Movie Times Magazine

Movie Review: Tommy's Honour

Golf biopic address inequality, history of the game. Jack Lowden plays Tommy Morris -- a low-born Scottish caddy, who rises beyond his station to change golf forever.

Movie Review: Tommy's Honour
The title of Tommy's Honour--"It's your honor, Your Honor," as that line to Ted Knight goes in Caddyshack--puns on the superior golf skills and the integrity of the sport's early champion Tommy Morris Jr. His feats are still in the record books nearly 150 years later.

This biopic, which played at Cinequest this year, is directed by Jason Connery. He's the son of Sean, one of Earth's most dedicated golfers. Connery was also the star of one of the movies' most deathless golfing scenes in Goldfinger (1965) in which the fat, ruthless and orange-hued villain (Gert Froebe) reveals his bad character at the course in Stoke Park, Buckinghamshire. Best to avoid the armchair psychologizing about Jason's own feelings toward his father Tommy Sr., even if the movie concerns the relationship between a strict Scottish elder and his son.

In the middle of Victoria's reign, Tommy Morris (Peter Mullen) was the greens keeper at St. Andrews, a ball maker and club-designer. He's a tradesman surrounded by snide gentleman. He's salaried, but makes extra caddying for the gentry. His take-home depends on how much the players want to tip him during their side bets during the game. Summing up, his son the young Tommy (Jack Lowden) says "My work is to empty the pockets of crap golfers." Later on, at a Hogmanay party, he and his friends dedicate themselves to being "Buccaneers of golf."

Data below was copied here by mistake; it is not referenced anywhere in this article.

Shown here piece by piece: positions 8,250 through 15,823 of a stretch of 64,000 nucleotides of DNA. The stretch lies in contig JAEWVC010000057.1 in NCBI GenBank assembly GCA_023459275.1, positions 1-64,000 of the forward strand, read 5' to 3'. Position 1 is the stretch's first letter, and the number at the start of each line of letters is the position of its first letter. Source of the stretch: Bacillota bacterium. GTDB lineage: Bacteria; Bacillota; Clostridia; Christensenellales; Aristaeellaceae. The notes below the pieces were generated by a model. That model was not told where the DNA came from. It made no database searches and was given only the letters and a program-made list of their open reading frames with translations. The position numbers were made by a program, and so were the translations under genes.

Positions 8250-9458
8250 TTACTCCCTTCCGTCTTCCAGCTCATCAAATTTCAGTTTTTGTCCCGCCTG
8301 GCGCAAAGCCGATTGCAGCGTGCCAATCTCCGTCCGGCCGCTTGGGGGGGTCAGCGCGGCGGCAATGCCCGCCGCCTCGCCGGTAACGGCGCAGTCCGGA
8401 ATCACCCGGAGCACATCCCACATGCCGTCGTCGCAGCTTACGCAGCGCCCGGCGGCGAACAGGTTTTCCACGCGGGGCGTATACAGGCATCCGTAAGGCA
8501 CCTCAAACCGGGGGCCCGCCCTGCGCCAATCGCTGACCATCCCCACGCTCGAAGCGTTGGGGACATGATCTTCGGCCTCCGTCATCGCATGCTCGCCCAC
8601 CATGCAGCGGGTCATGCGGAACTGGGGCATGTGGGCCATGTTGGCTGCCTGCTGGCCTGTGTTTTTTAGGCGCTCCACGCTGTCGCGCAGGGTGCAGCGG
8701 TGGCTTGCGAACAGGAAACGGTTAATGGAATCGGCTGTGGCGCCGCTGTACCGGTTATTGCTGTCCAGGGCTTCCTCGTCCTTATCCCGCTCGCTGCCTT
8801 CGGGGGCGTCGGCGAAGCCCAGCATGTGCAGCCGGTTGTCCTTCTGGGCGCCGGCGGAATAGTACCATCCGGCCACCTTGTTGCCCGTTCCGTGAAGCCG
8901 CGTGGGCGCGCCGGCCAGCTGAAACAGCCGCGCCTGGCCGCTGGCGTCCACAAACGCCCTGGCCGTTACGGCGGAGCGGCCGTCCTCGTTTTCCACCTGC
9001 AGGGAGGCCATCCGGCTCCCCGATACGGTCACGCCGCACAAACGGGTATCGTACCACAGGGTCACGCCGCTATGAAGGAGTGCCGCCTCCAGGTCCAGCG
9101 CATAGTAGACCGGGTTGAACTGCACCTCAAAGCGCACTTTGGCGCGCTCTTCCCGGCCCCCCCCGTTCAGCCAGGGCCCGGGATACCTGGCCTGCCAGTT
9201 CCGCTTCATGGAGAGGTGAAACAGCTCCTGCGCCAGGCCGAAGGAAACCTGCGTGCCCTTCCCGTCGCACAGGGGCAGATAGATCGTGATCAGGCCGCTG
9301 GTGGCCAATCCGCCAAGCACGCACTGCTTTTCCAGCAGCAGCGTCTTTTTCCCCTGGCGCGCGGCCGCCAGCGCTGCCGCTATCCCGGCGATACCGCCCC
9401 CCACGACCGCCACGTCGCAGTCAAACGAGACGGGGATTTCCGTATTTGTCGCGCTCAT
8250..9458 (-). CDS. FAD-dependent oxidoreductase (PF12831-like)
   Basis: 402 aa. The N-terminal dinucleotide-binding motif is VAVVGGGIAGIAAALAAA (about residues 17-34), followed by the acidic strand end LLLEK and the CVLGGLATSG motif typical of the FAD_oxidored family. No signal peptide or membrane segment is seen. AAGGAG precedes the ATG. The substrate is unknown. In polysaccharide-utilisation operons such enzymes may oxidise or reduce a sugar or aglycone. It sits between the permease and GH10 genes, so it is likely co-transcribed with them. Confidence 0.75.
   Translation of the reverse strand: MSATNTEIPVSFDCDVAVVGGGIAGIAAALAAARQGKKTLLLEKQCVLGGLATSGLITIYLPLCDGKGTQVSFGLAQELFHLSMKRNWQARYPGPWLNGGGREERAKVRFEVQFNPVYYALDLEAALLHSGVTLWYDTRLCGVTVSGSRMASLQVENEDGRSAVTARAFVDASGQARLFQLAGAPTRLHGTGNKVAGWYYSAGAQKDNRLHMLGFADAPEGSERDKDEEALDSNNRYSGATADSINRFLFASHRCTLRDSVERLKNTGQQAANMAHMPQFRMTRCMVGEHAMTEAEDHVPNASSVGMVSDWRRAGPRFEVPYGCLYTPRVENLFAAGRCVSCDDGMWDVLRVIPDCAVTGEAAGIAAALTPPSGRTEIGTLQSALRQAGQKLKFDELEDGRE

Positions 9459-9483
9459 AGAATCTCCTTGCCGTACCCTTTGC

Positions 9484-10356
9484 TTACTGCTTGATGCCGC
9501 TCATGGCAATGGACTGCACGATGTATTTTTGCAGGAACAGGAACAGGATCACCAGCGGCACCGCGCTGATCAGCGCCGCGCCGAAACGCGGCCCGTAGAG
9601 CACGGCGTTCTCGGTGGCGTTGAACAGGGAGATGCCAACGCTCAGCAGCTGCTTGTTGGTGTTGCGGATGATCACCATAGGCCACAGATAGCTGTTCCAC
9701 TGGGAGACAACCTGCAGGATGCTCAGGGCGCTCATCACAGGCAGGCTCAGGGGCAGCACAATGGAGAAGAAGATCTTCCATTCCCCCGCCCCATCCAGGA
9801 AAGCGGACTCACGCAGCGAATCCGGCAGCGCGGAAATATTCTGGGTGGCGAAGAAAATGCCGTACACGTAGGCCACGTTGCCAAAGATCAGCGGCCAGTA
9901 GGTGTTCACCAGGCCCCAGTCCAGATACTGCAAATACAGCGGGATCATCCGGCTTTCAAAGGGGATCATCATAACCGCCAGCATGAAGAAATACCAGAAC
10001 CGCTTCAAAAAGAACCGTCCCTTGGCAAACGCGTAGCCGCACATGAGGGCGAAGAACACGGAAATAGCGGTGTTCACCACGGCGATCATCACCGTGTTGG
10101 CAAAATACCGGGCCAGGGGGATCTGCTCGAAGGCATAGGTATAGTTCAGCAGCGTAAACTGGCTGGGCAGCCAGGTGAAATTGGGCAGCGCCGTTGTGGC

Connery excels in showing the changing of times, the shifting from the early to the middle Victorian era over the course of the young Tommy's short life. The early days of golf seem full of the kind of rule-bending and scuffles key to early prize-fighting and baseball. Even in the course of just these two decades, the 1860s and 1870s, we can see the world getting richer and stodgier. The sport heads south to England, which means an increase in traffic from rich lordly Brits to the golf course.

There is a Thomas Hardy-like quality to the romance in the film: the young Tom's courtship of a slightly older lady. Margaret called Meg (Ophelia Lovibond), gives Tommy's Honour some sauce; she's quite fetching in lemon-yellow clothing, and she has one of those cantilevered mouths that doesn't quite conceal her fine teeth. She lets some sun into an overcast movie, and that's good. A golf film ought to be more than just whiskery gents in top hats glowering at a ball hit far into the rough.

An end title crawl mentions the fact that golf is "now enjoyed by 60 million people"--the politically resentful might add, "who control the destinies of the other 6.94 billion in the world." Connery discusses the snobbery embedded in the roots of the game--denied by some, and proven by that joke about the white fans of Tiger Woods in Get Out. He's talking about something golf movies usually don't address.

The ever-underrated Sam Neill, as the chair of St. Andrews, is there to remind Tommy of his roots. This grandson of a loom weaver better not get above his breeding: "Your station in life was set before you were born, young Morris!" At 69, Neill looks terrific in muttonchops and a crimson coat, tuned up to day-glo by the color correcting. He was believable, even if the way the point is expressed isn't. As in all scenes of prejudice, it's not what's said but what's insinuated.

Tommy's Honour is best at outlining procedures, such as the development of refinements to the cudgels: the elder Morris designing grooves on the heavy end of the club to prevent a wet ball from going out of bounds, and a flat bottom to keep inept golfers from ploughing up the turf. But the script had its share of anachronisms--observing a new kind of stroke on the field, an onlooker says "Wait! What did I just see?" as if he lived in 2017. Sadly, in this movie, you tend to know what you're going to see before you see it.